September is National Piano month. In honor of that do a quick study of the composers that maybe you haven’t studied before. Listening to classical music is really an amazing way to widen your horizons. According to some studies Mozart helps the brain in learning math. That in itself would be a great experiment. Try doing math with Mozart playing in the background one week and then nothing another week. Then try it with a different composer, and then a different type of music. Record your findings.
Music is daunting for me to teach because, while I enjoy music, I am not musical. All of my children take after their dad and can play piano by ear as well as sing and play other instruments . Hey, everyone needs an audience, right?
If you think of teaching music in terms of music appreciation rather than teaching the actually playing of music it isn’t so scary. Most of the time my music curriculum consists of me reading aloud from the encyclopedia while the kids listen to classical music in the background and et cookies. I try to expose them to a wide variety of music, including opera and musicals.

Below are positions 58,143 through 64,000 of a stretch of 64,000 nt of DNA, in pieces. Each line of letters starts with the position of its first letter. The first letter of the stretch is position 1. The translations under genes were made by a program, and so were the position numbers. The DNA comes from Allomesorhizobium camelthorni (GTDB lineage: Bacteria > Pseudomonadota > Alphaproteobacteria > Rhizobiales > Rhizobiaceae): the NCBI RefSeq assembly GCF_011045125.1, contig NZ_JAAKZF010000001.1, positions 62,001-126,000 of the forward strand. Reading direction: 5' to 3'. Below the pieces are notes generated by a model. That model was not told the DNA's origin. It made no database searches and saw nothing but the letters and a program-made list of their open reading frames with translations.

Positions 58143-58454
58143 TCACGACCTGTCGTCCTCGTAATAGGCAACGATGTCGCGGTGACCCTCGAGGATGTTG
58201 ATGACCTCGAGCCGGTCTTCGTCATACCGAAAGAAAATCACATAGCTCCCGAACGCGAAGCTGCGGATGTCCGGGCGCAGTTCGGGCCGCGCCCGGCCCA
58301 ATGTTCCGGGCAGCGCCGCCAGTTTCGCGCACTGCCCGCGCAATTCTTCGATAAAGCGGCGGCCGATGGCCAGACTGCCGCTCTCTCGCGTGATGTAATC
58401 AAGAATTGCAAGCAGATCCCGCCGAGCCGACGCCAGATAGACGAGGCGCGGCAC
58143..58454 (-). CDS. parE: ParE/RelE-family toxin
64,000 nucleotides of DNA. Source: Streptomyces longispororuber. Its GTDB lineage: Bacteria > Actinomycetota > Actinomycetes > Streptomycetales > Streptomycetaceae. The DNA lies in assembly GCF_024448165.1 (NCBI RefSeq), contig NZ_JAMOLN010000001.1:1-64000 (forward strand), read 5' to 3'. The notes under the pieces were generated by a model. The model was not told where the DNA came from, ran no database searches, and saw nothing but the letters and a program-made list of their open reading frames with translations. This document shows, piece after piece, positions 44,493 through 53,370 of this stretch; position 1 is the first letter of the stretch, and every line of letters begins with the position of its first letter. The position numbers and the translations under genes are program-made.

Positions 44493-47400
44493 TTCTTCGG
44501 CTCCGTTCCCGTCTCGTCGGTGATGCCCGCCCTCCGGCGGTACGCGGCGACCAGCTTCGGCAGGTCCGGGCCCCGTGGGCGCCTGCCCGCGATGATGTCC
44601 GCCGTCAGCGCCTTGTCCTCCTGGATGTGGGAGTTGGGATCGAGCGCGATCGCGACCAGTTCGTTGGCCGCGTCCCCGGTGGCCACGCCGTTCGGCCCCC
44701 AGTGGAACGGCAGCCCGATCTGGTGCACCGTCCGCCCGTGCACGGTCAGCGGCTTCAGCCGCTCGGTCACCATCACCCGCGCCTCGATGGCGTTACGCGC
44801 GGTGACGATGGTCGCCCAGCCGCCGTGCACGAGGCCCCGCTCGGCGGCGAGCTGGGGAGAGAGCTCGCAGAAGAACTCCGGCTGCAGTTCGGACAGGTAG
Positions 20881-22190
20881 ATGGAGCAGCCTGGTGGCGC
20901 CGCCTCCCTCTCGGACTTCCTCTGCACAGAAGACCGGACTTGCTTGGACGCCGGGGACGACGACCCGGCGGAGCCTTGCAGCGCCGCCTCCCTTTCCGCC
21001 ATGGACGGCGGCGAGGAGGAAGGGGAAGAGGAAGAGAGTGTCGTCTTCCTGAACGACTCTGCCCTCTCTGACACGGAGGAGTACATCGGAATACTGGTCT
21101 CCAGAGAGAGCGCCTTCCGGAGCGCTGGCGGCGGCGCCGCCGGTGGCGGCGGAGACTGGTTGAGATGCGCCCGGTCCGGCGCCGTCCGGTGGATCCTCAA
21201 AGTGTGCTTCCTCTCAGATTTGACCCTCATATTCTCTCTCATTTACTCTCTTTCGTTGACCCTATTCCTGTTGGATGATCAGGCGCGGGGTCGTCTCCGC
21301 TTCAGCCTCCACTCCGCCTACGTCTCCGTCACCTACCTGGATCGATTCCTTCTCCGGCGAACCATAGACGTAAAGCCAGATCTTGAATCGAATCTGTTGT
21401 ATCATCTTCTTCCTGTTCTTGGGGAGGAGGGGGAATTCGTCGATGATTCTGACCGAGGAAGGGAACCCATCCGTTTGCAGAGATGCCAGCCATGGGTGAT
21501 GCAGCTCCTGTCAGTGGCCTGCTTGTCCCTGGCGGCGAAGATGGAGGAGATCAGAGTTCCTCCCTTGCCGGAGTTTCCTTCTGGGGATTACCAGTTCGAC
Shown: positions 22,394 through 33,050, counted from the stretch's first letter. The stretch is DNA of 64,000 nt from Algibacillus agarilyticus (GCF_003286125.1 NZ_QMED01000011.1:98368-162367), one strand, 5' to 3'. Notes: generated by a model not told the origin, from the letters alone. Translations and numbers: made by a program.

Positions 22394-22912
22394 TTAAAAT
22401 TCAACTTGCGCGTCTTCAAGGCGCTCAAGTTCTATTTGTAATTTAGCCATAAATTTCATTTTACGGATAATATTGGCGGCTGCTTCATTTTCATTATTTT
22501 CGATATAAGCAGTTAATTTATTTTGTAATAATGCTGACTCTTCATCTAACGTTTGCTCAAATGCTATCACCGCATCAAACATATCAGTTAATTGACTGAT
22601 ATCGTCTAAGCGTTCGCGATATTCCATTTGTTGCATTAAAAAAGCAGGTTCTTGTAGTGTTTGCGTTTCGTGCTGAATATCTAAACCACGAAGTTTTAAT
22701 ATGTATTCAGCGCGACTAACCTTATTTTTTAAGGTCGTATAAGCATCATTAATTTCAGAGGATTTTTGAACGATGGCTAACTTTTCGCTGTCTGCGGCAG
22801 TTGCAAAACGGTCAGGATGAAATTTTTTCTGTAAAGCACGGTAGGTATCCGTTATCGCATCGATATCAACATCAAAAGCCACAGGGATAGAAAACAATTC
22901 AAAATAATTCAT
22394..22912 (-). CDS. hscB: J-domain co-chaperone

My musical tastes are very eclectic. I love Gilbert and Sullivan, a lasting legacy from the mom of one of my boyfriends in high school. I love certain country songs, certain rock songs, classical, jazz, blues, swing..oh yeah! Swing! I love praise music and contemporary christian..it is hard to know what will be on the playlist any given day.
Since our brains are working all the time we are learning all the time. Just like being read to, listening to music gives children a basis for learning to play an instrument later.
Expose your children to many types of music form an early age. Have musical instruments int he house as you can afford to and let them experiment. A harmonica, a recorder, a tambourine ..these are inexpensive ways for children to create music. If you can find a piano, or a guitar for a price you can afford then get them and put them out where kids can play with them. Our piano is an old upright from 1908. It is woefully in need of tuning. However, the kids never pass by the parlor that they don’t slip in and hit the keys a bit. A some point it turns into more than hitting the keys, I was surprised to hear my 8 year old playing Beethoven’s Ode To Joy the other day.
I didn’t find many homeschool resources on the internet for free music lessons. I did find this list of composers. You can click on the link, listen to their music and read a biography, Classical Music Composers
ANd I came across this site, The School Place which is great, with lots of helps and links.